Apple has certainly been a courtroom presence lately, either getting sued by Qualcomm or suing the chip maker. It escaped getting hit with an exclusion ban that would have prevented certain iPhone models from being imported into the states but was also found to have infringed on a number of Qualcomm patents. But these are industry lawsuits; this week Apple was sued by one of its customers over a familiar problem with the Apple Watch
The lawsuit was filed in the U.S. District Court for New Jersey
) by one Gina Priano-Keyser. She alleges that an Apple Watch series 3 purchased in October 2017 started falling apart in July 2018. Priano-Keyser says that the screen on her Apple Watch detached from the rest of the device while she was charging it, resulting in a "long deep, jagged crack" on the bottom of the screen. She then did what anyone with a broken Apple device would do. She headed to the local Apple Store and sidled up to the Genius Bar only to be told that her watch would not be covered by the warranty. If she wanted to repair the screen, it would cost her $229. Her daughter snapped the screen back into place, but the
timepiece has been unusable since the incident occurred.
The suit requests that the court certify it as a Class Action. This means that residents of New Jersey who own or once owned the Apple Watch Series 1, Series 2, and Series 3 can join the suit, as long as they purchased their Apple Watch in New Jersey.
The Apple Watch series 3 screen belonging to the plaintiff
The plaintiff says that Apple should have known about the dangers that the swollen batteries could cause. The shattered and detached screens caused some users to suffer cuts and burns. The suit cites more than a dozen similar incidents that were posted over several years on the Apple Support Communities website.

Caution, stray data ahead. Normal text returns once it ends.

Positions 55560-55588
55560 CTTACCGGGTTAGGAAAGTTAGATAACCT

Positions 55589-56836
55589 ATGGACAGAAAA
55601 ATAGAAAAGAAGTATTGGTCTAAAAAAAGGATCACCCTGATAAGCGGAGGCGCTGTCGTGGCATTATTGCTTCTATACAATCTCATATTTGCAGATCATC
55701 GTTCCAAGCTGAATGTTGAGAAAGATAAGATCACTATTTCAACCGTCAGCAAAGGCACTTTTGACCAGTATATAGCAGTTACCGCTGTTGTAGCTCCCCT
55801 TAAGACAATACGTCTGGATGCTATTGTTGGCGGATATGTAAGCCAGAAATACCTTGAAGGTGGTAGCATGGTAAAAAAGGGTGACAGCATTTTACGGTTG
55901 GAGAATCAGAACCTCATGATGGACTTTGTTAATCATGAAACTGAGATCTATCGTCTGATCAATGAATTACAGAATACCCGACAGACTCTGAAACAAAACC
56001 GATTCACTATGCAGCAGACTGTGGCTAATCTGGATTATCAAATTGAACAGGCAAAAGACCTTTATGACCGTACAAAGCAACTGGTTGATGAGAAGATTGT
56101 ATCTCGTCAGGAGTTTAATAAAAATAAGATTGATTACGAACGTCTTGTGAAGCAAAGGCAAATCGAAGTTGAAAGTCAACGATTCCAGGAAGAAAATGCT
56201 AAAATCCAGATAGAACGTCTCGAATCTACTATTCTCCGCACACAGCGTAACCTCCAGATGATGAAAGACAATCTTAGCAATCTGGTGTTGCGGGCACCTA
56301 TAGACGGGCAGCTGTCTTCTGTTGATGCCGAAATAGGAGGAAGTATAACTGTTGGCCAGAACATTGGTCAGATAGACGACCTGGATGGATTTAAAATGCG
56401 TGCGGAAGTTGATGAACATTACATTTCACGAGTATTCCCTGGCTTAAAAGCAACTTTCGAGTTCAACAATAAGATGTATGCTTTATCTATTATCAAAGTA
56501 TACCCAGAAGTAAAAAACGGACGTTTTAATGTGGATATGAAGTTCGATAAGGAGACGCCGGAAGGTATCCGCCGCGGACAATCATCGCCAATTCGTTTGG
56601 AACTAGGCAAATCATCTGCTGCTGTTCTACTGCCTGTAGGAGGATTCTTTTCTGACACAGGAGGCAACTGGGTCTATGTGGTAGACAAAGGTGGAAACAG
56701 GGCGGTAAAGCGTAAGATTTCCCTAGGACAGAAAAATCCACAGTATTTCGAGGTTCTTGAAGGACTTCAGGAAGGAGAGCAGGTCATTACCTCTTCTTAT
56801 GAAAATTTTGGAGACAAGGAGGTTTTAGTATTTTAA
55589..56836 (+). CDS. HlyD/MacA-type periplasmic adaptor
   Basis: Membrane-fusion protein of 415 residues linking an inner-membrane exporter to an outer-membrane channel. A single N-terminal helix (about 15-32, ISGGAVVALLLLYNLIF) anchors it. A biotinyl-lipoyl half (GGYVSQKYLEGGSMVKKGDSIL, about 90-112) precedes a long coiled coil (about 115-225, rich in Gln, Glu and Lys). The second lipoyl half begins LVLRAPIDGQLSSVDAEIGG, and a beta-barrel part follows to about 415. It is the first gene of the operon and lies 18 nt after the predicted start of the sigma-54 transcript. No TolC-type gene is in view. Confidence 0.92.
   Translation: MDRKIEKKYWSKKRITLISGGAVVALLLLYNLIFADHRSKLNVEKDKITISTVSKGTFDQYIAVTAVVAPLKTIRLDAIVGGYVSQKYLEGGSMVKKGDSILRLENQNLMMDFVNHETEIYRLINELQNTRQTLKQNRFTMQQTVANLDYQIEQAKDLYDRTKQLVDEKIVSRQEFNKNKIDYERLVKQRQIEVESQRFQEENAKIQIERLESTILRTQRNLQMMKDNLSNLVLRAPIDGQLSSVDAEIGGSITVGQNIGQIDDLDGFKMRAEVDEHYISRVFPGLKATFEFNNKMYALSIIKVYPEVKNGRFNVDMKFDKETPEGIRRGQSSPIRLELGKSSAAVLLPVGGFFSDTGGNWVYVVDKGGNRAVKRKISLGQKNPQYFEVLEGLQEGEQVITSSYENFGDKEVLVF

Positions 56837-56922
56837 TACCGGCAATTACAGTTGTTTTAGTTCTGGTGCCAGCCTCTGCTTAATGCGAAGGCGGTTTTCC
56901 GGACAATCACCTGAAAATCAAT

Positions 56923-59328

Previous Class Action suit related to bloated Apple Watch batteries was dismissed by the judge
The law firm behind the suit, Shepherd, Finkelman, Miller & Shah, LLP, filed a similar Class Action suit in California back in June 2018. The suit asked for damages related to swollen Apple Watch batteries but was tossed by Judge Lucy Koh. The judge said that while the lawsuit described the damage that the Apple Watch screen suffered, it didn't mention a cause. As a result, Judge Koh said that the filing was "vague" and dismissed the case. To prevent the new suit from being tossed, the complaint notes that the problem with the Apple Watch screen was the result of an aging or defective battery or a problem with an internal component that regulates the temperature of the battery.
"Upon information and belief, the Defect is caused by aging or otherwise faulty li-on batteries, or by defective internal components of the Watches that regulate temperature, electrical currents, charging, and other mechanisms that could affect the Watches' li-on batteries."-Gina Priano-Keyser v. Apple
Priano-Keyser is seeking damages for herself and the class that will compensate them for losses they sustained as a result of "Apple's unlawful conduct." In addition, the plaintiff and the class members request that Apple return all monies received from them, and asks for the maximum amount of pre and post-judgment interest. The suit also asks that the court prevent Apple from continuing to engage in the behavior mentioned in the suit.